The two most serious conditions – which spark official countermeasures – are pancreas disease (PD) and infectious salmon anaemia (ISA).
Government action against these diseases seeks to halt outbreaks and to prevent the infection spreading to other fish farms.
It is important to remember that both PD and ISA are confined to fish and present no risk to humans or other warm-blooded animals.
This infectious viral disease causes chronic damage to the pancreas in farmed fish, who cease to eat. Mortality rates can be high.
The condition results in poor growth for the infected stock and financial loss for the fish farmer. Norway experiences 100-140 outbreaks a year.
PD cannot be treated with medication. Although approved vaccines exist, the efficacy of vaccination is variable.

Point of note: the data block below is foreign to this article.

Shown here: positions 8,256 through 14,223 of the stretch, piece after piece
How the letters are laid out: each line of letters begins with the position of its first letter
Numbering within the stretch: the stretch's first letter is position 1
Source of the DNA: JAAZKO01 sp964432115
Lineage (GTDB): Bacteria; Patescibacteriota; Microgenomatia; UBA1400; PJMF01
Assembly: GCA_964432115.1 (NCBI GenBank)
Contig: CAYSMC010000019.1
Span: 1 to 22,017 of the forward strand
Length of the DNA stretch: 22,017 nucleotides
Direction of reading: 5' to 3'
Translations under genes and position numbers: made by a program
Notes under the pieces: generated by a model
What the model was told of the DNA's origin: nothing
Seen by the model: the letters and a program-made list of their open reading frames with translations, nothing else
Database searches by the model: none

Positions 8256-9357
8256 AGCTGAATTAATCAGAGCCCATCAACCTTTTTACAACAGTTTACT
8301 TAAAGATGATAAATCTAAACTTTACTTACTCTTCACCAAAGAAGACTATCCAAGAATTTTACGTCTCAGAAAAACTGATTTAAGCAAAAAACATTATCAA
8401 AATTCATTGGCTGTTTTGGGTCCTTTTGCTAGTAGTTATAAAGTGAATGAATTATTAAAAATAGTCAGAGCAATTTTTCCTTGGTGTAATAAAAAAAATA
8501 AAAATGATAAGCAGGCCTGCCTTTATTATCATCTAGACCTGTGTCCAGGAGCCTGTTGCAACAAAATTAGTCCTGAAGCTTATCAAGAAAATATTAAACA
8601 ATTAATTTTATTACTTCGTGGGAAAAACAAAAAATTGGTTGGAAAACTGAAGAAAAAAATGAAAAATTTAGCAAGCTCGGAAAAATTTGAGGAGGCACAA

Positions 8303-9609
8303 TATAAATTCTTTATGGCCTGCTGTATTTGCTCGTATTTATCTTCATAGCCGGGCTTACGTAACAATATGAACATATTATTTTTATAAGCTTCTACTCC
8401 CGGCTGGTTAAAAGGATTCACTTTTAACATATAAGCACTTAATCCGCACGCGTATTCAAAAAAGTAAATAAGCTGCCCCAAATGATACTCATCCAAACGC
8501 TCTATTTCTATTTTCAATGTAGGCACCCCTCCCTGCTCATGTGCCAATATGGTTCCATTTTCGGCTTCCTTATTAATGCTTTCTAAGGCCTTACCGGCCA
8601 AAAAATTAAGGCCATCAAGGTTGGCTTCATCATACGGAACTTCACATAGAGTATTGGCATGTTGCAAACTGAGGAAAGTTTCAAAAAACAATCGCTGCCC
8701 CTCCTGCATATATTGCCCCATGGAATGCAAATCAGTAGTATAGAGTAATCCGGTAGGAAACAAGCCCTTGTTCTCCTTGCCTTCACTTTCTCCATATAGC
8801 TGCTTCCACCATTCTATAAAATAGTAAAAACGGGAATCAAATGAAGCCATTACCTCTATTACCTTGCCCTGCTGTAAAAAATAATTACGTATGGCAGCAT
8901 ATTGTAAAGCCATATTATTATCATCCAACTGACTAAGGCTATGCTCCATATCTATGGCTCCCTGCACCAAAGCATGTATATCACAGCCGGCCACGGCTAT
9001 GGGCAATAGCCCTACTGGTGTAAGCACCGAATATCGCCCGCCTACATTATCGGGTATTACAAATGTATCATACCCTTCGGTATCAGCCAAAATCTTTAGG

This disease is caused in Norway by two variants of the virus – SAV3 and SAV2. Widespread in southern areas, the first of these is the more serious. SAV2 is found in mid-Norway.
South of Hustadvika near Molde, preventive measures are used to halt the spread of PD, reduce outbreaks and limit losses related to such incidents.
From Nord-Trøndelag county northwards, PD is actively combated through immediate slaughtering if infection or disease are identified.
This is another serious and infectious viral disease of fish. Although related to the influenza virus, the causal agent does not infect warm-blooded animals such as humans.
The virus damages blood cells and blood vessel tissue, and can cause serious anaemia. Outbreaks may result in mortality rate of up to 90 per cent. The disease almost destroyed aquaculture of salmon in Chile.
Norway has experienced roughly 10 outbreaks per annum in recent years, but a total of 15 were recorded in 2015.
All fish in the farm must be slaughtered if ISA is identified. The equipment must be cleaned and the plant quarantined for three months before it can be restocked.
In addition, a preventive and observation zone is established around the fish farm which limits transport, imposes sickness monitoring and makes sampling mandatory.